ticular moment? Nobody knows' Explanations are a dime a dozen
and worth
just about that. But the fact is that all of
...
a
sudden millions of people have gone
slightly nuts about high -fidelity.
Possibly the announcement of a line of
RCA Hi -Fi Equipment should also be
spread to hobbyists who were not broadcasters. Orders for L(' -IA's began to cone
in from the most unlikely places. Amplifiers too. and even for our professional -
classified as "it had to happen." Broadcast
operators have been making up hi -fi systems out of odd broadcast units for a long.
long time (over twenty years that we personally know about). Gradually the idea
type turntables
It took quite
ridiculous as it seems.
while for our professionally- minded product planners to get used
to the idea that non -professionals. too.
wanted "broadcast quality" equipment.
But came- the -dawn. and now we have it,
a complete line of professional -type equipment specifically designed for custom -built
high -fidelity home music systems. Whether
or not you plan to build a hi -fi system you
a
should know about this equipment because
it is something your non- technical friends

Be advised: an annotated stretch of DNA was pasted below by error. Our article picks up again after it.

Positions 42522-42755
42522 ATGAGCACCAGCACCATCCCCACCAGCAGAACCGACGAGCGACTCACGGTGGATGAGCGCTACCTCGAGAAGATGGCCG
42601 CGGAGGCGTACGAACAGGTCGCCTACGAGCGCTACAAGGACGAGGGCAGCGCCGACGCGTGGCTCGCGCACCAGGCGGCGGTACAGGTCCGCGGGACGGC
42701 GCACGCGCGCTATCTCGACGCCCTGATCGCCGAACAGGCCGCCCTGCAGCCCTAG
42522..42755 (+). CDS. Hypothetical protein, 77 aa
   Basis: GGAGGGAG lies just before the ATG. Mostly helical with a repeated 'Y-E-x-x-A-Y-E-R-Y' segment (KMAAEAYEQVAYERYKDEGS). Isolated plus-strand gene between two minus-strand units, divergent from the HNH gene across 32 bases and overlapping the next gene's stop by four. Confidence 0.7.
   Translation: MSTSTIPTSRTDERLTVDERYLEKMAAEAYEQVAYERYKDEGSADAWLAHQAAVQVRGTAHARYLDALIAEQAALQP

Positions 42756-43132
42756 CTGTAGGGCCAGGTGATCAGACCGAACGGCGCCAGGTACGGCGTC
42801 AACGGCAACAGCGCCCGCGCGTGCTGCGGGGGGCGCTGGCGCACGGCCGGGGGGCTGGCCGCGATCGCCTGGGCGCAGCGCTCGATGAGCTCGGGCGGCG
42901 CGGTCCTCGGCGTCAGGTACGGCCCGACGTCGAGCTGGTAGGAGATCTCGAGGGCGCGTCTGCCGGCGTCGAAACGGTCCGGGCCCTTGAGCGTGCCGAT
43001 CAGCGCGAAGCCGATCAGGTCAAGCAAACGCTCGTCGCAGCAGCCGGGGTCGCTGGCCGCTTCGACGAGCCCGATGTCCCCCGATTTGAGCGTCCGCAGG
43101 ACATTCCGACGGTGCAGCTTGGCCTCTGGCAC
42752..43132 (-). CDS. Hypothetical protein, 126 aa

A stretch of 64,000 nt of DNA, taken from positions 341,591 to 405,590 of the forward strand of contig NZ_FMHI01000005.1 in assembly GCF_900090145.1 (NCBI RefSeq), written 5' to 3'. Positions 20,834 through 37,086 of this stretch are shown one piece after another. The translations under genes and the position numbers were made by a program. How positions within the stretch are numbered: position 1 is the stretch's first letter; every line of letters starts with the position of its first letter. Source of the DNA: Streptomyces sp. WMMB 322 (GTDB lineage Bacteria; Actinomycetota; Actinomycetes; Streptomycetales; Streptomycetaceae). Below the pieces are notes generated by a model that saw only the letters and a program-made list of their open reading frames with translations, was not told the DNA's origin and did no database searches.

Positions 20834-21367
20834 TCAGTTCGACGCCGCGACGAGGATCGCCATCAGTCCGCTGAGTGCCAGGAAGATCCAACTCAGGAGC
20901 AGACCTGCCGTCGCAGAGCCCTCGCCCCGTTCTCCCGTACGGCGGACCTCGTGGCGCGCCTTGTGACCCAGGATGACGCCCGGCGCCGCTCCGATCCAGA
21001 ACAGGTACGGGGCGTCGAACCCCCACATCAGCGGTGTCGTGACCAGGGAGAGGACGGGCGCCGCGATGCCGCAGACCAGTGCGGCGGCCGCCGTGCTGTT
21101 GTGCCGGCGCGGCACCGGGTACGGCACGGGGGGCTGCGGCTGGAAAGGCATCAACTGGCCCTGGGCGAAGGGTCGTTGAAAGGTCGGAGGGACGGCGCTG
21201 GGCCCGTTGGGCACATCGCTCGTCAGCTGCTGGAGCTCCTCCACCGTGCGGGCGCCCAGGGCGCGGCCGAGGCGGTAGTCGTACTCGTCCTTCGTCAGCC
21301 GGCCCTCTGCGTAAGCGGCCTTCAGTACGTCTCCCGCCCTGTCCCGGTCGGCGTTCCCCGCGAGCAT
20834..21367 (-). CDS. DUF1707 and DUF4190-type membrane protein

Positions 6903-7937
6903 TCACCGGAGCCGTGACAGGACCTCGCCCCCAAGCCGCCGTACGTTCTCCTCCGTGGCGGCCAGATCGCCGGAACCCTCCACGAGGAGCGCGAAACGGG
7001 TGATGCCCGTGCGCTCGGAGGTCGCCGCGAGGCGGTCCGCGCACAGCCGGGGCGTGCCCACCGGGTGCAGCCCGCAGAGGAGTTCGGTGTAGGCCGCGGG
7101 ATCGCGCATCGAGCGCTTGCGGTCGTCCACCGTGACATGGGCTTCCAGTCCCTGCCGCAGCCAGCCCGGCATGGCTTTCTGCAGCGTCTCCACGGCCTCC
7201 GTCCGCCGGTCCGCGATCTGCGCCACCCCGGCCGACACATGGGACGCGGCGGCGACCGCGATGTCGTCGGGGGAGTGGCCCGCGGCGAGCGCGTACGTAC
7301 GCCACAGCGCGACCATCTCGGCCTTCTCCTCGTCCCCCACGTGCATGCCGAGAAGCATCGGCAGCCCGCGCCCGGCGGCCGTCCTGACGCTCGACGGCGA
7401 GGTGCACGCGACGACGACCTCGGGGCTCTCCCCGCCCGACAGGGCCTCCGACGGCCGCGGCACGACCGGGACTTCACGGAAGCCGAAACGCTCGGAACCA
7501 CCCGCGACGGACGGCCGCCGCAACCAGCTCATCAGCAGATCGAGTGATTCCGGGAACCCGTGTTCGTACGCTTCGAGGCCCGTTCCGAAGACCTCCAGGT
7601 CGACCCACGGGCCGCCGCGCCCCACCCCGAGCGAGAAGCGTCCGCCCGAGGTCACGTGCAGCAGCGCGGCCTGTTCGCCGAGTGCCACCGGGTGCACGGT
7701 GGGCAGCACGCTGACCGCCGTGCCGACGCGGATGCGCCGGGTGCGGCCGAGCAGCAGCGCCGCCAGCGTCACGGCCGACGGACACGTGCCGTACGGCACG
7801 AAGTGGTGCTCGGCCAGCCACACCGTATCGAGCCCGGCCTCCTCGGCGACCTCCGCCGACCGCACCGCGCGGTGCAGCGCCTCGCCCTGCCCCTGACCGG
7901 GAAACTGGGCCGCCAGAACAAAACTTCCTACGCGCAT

+till expect you Ut advise them on.
WHAT THE
RCA
HI -FI
LINE
INCLUDES
line of R('A High -Fidelity
Equipment includes players, tuners, ampli"l'he new
fiers, speakers, enclosures and accessory
items of matched design. In each classification there are several models so that a
choice of features, range and power output
is
available.
Illustrations and detailed descriptions of
the individual units of the new RCA HiFidelity line will be found on the following
pages. There are also diagrams indicating
how these units may be combined in various ways to form complete hi- fidelity systems. Those whose immediate interest is in
details should turn to these pages.
]'hose who would like 14) know more
about the RCA Engineering Products Department's thinking on high -fidelity equipment. the principles followed in the design
of this equipment, and the reasons for
emphasizing certain features. will find the
following of interest.
THE SEPARATE UNIT IDEA